Kiwi athletes are once again doing well in Rio, this time in the Paralympics. New Zealand has participated in each Summer Paralympics since 1968, winning a total of 169 medals over the years prior to 2016. The most successful Paralympian as of today, is the late Eve M. Rimmer, who competed in athletics in each Games from 1968 - 1980, winning 14 medals. Swimmer Sophie Pascoe today won her 13th medal, a tally amassed over 3 Paralymipc games, equaling nearly a quarter of the New Zealand Paralympic swimming medals ever.. Pascoe has 2 more races this week in which to tie or beat the record for most successful NZ Paralympian. If not in Rio, Pascoe's young age of 23 makes it likely we will see her go for more medals in 4 years time in Tokyo.
New Zealand is currently at the top of the medal per capita chart. However, we are third in gold medals per capita, behind Fiji and Jamaica. At the 2012 London Paralympics, Kiwis came in 1st on the medals per capita ratings and 4th on the gold medals per capita ratings, behind Grenada, Jamaica, and Trinidad/Tobago. New Zealand is currently 11th overall on the medal chart in Rio.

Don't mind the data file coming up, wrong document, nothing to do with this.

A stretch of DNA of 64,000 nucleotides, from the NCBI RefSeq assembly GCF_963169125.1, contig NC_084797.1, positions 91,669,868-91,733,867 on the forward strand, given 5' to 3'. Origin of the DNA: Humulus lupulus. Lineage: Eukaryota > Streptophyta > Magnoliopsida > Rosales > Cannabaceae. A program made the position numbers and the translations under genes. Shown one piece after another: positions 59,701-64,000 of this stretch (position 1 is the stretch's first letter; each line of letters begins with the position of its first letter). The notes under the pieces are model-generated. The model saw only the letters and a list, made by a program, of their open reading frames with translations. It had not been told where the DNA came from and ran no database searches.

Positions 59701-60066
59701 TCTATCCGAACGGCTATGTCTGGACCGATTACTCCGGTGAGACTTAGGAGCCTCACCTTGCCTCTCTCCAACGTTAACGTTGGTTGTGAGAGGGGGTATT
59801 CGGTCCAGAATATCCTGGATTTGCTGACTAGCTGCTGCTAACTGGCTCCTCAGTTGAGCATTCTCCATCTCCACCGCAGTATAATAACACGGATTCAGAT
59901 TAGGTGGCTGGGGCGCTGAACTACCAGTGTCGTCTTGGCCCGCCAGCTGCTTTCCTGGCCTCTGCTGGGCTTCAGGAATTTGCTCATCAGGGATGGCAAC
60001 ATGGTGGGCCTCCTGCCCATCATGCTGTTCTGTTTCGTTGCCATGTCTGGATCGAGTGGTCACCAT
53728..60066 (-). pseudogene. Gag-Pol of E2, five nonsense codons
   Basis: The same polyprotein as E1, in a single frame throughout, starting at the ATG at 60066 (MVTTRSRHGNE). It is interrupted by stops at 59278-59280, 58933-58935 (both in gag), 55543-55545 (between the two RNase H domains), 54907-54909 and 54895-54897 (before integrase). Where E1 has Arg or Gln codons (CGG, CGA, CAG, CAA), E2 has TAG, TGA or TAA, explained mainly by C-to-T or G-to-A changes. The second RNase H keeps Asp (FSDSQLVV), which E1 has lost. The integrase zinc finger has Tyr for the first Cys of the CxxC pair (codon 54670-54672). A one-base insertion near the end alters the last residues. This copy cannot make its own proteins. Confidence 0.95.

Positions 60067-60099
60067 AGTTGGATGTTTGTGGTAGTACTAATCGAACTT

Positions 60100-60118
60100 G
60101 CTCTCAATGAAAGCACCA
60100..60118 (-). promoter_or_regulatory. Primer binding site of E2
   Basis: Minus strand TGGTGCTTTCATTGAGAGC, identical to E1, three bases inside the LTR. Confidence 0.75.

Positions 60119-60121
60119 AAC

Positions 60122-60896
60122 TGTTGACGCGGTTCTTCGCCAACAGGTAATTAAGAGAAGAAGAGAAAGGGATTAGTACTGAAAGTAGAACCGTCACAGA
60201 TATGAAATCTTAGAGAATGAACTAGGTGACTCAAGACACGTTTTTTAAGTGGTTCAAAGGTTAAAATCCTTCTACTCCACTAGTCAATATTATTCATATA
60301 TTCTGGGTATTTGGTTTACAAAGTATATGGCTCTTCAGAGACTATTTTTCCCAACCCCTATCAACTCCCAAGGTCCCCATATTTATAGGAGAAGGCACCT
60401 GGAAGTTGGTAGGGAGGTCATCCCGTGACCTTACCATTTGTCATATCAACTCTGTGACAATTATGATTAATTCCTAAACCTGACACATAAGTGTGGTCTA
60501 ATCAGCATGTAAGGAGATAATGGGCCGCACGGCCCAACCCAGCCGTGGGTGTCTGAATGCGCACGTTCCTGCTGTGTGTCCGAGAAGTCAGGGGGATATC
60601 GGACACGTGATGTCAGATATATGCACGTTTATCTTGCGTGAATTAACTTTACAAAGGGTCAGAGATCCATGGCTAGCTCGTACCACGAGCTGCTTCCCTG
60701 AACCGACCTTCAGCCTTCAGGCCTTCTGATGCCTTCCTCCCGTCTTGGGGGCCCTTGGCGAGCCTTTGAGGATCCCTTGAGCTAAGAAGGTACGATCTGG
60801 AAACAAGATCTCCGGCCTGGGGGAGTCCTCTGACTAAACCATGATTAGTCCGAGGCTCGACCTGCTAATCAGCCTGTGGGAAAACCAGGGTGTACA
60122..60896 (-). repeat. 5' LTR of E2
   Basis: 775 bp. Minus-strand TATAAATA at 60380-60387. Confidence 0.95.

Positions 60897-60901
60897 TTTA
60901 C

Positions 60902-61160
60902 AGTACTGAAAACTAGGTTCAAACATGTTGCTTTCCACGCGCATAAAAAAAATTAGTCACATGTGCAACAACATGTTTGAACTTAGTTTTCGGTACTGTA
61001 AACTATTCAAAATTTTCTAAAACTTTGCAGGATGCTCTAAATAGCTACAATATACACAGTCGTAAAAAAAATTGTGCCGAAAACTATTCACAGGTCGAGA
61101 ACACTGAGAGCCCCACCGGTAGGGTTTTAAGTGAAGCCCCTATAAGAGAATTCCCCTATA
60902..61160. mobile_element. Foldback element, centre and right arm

The 31 New Zealand athletes span in ages from 15, swimmer Tupou Neiufi, to 58, sailor Chris Sharp. However, in London, the oldest Kiwi Paralympian was 61 and the youngest 13. Ten of the athletes are from the South Island, with the majority of the athletics team residing in Dunedin.
Most of the Kiwi athletes are students or full-time athletes, though 10 have additional occupations outside the home.
Kate Horan, a para-cyclist and mother of three, is competing in her third Paralympics, but her first as a cyclist. She competed in athletics as a sprinter in Athens in 2004 and Beijing in 2008.
Rio has a total 4,350 athletes competing in 22 sports with 526 medal events. Triathlon and canoeing are making their first appearance at the Paralympics this year.